My clutter stresses me enough to keep going on the effort. Thanks for a great post!

  2. posted by Shanel Yang on

    Everything in life is a discipline, isn’t it? Or a guilty pleasure. I sometimes indulge my love of decluttering and organizing all my stuff. It’s a great reminder of exactly what I have and where — and do I really need it anymore. I do this at least once a year, my “spring cleaning” if you will. And I take my sweet time about it! : )

  3. posted by Tony on

    I had the pleasure of working at Arthur Andersen LLP which used to be the “world’s greatest place to do great work”. . . before Enron.

    It was also a veritable land mine of neatniks who failed to realize the veracity of the law of diminishing returns.

    People would honestly expect you to take a “well organized desk” and spend another 10 hours organizing it only to make it look 5% better. Then spend another 4 hours to make it look 3% than before.

    They could not understand that there were better uses of our time once the desk appeared ‘good enough’ from an organizational perspective.

    How about employee training? How about mentoring other employees? How about personal development?

    These are also attractive competing alternatives that deserve just as much attention, if not more, than the huge amount of time invested to get a workspace from “good” to “great”.

    To obtain maximum utility for our finite time in this world, we should weigh the costs spent voraciously uncluttering against the perceived benefits.

    Only then can we have a balanced perspective.

  4. posted by Lizzie on

    I’m more uncluttered than not (except the basement…but it’s a work in progress) and some invaluable advice given to me (by an uncluttered friend) when I had my daughter was to choose two times of the day to pick up toys and just deal with the light chaos the rest of the time. It’s all about priorities…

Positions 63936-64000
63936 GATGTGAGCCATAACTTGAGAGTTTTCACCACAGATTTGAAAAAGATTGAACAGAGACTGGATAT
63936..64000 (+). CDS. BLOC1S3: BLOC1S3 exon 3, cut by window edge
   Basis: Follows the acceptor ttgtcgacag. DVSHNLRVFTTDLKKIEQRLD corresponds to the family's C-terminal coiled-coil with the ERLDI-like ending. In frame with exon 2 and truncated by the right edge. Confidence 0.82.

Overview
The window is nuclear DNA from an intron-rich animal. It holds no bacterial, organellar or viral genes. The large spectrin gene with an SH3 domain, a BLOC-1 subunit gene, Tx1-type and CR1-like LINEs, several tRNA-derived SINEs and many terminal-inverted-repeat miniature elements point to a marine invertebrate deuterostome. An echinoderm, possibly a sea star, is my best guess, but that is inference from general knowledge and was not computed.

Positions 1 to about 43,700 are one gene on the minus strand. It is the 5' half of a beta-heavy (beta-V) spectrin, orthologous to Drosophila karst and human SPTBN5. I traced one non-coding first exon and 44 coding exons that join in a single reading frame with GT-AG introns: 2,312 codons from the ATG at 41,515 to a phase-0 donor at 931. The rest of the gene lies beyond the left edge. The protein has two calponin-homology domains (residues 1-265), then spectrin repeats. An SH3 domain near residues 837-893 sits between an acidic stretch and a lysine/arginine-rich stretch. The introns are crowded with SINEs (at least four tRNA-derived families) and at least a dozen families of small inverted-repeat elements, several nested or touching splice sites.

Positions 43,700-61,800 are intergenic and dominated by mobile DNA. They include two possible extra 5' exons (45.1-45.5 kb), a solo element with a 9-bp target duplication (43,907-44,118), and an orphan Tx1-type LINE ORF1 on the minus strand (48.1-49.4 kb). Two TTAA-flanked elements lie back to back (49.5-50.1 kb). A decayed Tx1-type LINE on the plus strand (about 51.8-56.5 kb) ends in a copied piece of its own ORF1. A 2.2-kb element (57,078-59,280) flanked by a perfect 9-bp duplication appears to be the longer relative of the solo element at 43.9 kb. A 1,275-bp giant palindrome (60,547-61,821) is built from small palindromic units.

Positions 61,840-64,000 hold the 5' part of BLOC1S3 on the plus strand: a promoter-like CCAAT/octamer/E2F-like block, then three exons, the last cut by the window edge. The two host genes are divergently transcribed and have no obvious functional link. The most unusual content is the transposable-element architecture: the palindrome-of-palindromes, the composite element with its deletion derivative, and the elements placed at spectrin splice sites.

5. posted by momofthree on

    simple minded response here: I would like to think that once the organizing has been done, it’s just a matter of upkeep. If all papers are filed, then to keep up with the filing should be easy. Once the kids toys have a spot to be put away, then the putting away process should be easy. Note, I said “should be”. Not all kids are cooperative when putting away time comes, and not everyone has a moment to file at that immediate point in time.

    But as the old saying goes something about “life is what happens when you make plans”. Seems like there is always something that comes up with the kids (school/sports/friends/extended family/church/weather) that stops us from doing what we had intended.

  6. posted by Mo on

    I worked for an amazingly organized and efficient boss. One of the things he taught me was that you have to balance how long you spend filing and organizing with how long you spend looking for things.

    If you never spend any time looking for things, you are probably overorganizing.